The Parathyroid Glands
The parathyroid glands are four pea-sized glands located on the thyroid gland in the neck. In man, they number four as a rule. Fewer than four were found in less than 1 per cent, but more than four in over 33 per cent. In addition, numerous minute islands of parathyroid tissue may be found scattered in the connective tissue and fat of the neck around the parathyroid glands proper, and quite distinct from them.
Occasionally one or more of the parathyroid glands embedded in the thyroid, in the thymus, or located elsewhere around this area – in most such cases, however, the glands function normally. The parathyroid glands are small brownish-red bodies, situated as a rule between the posterior borders of the lateral lobes of the thyroid gland and its capsule. They measure on an average about 6 mm. in length, and from 3 to 4 mm. in breadth, and usually present the appearance of flattened oval disks.
What are the parathyroid glands?
The parathyroid glands are small endocrine glands in the neck that produce parathyroid hormone – parathyroid glands control the amount of calcium in the body. Normally the parathyroid glands work to keep blood calcium levels in a very tightly controlled range. When the blood calcium level is too low, PTH is released to bring the calcium level back up to normal. When the calcium level is normal or gets a little too high, normal parathyroids will stop releasing PTH. Proper calcium balance is crucial to the normal functioning of the heart, nervous system, kidneys, and bones.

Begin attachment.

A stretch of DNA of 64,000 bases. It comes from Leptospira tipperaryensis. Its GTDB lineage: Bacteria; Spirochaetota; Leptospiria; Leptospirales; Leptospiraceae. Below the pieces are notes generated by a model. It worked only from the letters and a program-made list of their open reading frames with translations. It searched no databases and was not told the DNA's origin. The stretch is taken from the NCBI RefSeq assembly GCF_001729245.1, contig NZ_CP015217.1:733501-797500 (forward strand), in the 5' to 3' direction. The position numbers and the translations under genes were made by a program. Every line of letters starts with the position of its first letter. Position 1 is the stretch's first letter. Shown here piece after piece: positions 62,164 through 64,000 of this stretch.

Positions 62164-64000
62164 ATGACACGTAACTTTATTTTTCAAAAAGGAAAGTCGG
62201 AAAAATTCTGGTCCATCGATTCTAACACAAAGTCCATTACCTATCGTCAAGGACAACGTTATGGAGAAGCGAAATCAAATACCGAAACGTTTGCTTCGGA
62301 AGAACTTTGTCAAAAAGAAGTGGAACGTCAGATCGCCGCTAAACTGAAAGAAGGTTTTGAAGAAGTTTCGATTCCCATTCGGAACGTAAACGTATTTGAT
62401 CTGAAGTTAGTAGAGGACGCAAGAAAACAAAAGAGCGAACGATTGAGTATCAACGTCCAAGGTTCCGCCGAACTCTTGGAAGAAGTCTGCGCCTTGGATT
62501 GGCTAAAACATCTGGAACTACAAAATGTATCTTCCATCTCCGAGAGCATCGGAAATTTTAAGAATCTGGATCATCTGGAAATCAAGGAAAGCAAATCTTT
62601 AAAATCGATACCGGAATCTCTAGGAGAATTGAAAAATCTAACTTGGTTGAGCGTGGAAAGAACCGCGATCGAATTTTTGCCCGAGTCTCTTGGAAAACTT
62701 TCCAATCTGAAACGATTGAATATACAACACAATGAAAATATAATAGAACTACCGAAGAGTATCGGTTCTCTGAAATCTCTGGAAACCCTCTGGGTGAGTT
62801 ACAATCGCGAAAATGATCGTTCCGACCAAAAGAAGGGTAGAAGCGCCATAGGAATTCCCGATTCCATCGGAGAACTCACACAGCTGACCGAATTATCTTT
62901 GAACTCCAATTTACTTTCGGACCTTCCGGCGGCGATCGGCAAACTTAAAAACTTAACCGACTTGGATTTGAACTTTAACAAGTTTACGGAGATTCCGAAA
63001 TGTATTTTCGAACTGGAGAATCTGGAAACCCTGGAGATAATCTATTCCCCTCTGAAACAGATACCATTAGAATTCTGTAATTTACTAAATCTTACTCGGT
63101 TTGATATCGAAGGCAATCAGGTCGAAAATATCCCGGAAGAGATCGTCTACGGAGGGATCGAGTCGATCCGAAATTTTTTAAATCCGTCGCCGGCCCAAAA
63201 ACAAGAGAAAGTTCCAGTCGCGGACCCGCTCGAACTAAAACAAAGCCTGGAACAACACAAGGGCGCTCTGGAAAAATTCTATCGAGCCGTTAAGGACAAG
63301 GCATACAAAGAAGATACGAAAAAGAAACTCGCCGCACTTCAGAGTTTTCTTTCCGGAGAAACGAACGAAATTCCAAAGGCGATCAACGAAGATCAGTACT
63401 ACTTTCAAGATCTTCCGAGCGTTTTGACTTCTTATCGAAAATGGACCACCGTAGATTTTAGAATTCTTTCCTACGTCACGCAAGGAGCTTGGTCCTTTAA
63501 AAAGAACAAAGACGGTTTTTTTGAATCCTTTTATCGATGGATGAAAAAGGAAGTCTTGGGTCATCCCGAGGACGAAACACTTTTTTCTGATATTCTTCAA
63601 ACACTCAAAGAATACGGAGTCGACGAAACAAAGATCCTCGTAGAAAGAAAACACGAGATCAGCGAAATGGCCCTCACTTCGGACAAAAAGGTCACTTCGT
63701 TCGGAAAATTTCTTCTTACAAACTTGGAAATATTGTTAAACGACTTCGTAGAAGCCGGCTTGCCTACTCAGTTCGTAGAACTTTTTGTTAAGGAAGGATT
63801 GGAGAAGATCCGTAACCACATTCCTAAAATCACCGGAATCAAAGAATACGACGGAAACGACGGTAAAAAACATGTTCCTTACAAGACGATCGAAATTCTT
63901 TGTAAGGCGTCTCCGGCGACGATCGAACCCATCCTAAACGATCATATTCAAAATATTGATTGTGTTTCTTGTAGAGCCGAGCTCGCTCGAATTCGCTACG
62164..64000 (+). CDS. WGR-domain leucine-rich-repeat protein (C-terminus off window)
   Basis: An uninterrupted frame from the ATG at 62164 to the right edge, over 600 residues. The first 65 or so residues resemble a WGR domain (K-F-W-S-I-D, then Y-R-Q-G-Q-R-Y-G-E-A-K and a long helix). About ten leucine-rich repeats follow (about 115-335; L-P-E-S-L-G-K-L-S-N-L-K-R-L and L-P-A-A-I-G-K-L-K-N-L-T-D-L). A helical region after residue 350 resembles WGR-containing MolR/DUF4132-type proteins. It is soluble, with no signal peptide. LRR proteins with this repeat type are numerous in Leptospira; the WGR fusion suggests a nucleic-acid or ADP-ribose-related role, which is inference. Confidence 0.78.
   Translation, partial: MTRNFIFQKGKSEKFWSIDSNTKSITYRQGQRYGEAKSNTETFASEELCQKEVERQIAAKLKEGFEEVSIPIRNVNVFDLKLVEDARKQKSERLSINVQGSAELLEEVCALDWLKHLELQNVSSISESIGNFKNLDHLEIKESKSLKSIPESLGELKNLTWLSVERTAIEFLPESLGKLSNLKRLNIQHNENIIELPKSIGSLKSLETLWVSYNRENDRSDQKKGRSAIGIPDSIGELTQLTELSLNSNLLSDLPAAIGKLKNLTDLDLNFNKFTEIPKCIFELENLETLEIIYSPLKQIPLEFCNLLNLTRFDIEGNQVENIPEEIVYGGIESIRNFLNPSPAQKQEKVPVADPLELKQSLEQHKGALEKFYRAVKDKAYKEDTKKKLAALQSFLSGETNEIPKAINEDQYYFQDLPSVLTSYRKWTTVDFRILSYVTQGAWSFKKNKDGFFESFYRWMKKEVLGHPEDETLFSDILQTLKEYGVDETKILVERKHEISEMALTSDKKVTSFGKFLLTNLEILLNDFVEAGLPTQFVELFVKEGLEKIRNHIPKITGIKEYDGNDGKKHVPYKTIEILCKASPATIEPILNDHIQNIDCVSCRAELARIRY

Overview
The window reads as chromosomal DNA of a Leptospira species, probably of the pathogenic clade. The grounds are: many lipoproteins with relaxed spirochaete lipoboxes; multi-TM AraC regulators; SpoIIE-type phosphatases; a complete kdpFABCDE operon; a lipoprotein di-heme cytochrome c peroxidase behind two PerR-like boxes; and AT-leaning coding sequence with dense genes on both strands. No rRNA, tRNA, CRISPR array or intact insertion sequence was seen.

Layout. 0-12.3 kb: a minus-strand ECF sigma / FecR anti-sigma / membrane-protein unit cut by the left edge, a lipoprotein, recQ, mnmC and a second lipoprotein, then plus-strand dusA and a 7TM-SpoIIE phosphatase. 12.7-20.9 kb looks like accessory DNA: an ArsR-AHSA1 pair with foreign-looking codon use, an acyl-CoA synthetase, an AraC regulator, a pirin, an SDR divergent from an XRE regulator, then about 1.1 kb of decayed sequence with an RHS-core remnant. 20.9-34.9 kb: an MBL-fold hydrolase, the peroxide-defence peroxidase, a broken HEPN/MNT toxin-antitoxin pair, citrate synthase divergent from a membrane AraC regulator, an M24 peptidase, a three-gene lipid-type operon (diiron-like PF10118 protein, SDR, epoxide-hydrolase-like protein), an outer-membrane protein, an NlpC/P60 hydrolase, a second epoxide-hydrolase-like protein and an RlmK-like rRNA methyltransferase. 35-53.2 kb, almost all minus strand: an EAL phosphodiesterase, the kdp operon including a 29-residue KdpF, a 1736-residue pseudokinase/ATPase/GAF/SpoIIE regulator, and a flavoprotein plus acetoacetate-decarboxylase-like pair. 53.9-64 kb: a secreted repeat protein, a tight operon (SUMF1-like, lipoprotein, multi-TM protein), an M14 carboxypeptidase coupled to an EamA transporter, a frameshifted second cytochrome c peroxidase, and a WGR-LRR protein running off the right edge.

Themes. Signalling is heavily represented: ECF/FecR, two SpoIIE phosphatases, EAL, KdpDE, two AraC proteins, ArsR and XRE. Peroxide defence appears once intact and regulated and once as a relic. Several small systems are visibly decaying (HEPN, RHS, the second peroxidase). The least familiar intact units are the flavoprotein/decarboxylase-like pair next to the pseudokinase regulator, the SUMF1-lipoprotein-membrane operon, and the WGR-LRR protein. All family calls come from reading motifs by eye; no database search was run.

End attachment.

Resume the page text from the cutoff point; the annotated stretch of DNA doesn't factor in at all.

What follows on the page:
Where are the parathyroid glands located?
The parathyroid glands are named according to their location, into superior and inferior:
The superior parathyroid glands, usually two in number, are the more constant in position, and are situated, one on either side, at the level of the lower border of the cricoid cartilage, behind the junction of the pharynx and oesophagus.
The inferior parathyroid glands, also usually two in number, may be applied to the lower edge of the lateral lobes, or placed at some little distance below the thyroid gland, or found in relation to one of the inferior thyroid veins.
Although their names are similar, the thyroid and parathyroid glands are entirely different glands, each producing distinct hormones with specific functions. The parathyroid glands secrete parathyroid hormone (PTH), a hormone that helps maintain the correct balance of calcium and phosphorus in the body. PTH regulates the level of calcium in the blood, release of calcium from bone, absorption of calcium in the intestine, and excretion of calcium in the urine – when the level of calcium in the blood falls too low, the parathyroid glands secrete just enough PTH to restore the blood calcium level.
If you have any questions about thyroid or parathyroid surgery, you should speak to your local doctor, who will arrange to contact your thyroid surgeon.